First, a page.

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Gynecol Oncol. 2009 Dec;115(3):357-61. doi: 10.1016/j.ygyno.2009.08.015. Epub 2009 Sep 23.

Perioperative outcomes comparing patient controlled epidural versus intravenous analgesia in gynecologic oncology surgery.

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  • 1Department of Obstetrics, Gynecology, and Reproductive Sciences, University of California, San Francisco, CA, USA.



Our aim was to compare perioperative patient controlled epidural analgesia (PCEA) versus patient controlled intravenous analgesia (PCA) after gynecologic oncology laparotomy.


This was a prospective cohort study where perioperative pain management was decided through patient-centered discussion by anesthesia and surgical teams. The study was designed to accrue 224 patients, to test for equivalence in pain control on postoperative day 1, defined as less than a 10% difference in the proportion of patients with a visual analog scale pain score of <2 (0-10 scale).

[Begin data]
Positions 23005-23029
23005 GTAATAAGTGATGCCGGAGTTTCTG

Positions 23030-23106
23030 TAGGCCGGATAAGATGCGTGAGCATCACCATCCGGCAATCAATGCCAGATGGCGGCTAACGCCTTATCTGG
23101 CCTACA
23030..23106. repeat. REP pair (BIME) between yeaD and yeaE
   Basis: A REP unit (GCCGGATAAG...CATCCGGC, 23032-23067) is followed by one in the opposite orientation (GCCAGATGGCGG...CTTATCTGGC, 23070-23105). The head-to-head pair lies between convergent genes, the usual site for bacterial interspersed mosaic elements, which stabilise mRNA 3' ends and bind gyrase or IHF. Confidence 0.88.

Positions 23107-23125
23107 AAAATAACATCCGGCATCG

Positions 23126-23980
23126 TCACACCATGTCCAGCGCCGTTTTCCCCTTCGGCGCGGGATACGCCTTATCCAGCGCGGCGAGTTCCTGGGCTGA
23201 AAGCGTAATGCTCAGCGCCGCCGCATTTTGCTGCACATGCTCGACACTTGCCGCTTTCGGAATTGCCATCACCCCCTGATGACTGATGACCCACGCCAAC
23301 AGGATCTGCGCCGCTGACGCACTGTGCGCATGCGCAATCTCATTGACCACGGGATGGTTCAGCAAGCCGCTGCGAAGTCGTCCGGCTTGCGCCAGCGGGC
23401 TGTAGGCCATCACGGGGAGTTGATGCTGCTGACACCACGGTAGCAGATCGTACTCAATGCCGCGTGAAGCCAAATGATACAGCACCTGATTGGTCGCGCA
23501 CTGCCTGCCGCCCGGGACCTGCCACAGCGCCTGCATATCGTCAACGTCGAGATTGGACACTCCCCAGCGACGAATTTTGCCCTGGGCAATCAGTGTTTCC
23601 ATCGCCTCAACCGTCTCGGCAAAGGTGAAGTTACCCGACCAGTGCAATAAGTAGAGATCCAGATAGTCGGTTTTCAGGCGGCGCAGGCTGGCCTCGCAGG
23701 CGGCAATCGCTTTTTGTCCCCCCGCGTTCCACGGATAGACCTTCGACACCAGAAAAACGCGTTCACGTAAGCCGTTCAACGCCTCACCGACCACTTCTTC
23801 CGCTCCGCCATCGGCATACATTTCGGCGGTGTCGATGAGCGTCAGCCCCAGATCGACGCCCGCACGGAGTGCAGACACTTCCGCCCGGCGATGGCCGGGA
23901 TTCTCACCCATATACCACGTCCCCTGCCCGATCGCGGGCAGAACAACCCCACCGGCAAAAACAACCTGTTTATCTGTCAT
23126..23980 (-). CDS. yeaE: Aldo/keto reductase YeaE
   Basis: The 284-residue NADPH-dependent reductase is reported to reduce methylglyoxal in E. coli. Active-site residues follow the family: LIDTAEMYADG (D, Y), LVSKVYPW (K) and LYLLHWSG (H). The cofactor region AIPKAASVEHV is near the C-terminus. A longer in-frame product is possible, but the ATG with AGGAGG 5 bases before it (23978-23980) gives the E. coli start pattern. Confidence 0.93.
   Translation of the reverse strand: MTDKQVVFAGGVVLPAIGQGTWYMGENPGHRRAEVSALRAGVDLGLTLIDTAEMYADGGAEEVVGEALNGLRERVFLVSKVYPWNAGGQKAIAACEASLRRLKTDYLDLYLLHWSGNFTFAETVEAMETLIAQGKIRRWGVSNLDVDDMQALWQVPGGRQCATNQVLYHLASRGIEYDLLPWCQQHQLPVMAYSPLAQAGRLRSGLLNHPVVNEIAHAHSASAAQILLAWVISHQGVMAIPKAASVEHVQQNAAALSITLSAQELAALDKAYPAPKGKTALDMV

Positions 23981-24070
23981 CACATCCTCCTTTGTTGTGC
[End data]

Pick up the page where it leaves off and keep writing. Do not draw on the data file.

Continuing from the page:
Two hundred forty patients were enrolled, with 205 patients evaluable for outcomes: 98 received PCA, while 107 received a thoracic level PCEA. Utilization of PCEA was associated with longer anesthesia time pre-op (means: 60 vs. 44 min, p<0.0001), as well as more likely use of pressors during surgery (78% vs. 57%, p=0.002). Pain control was comparable between groups on postoperative day 1 (mean VAS: 2.4 vs. 2.5, p=0.56), but patients with PCEA tended to require more supplemental pain medications. Time to first ambulation was longer in the PCEA patients (means: 49 vs. 36 h post-op, p=0.03), with no difference in time to tolerating regular diet (means: 89 vs. 77 h post-op, 0.17) and no difference in readiness for discharge (means: 144 vs. 145 h post-op, p=0.95).


In this nonrandomized prospective study, selection of a PCEA for perioperative pain management did not improve pain management for patients undergoing gynecologic oncology surgery.

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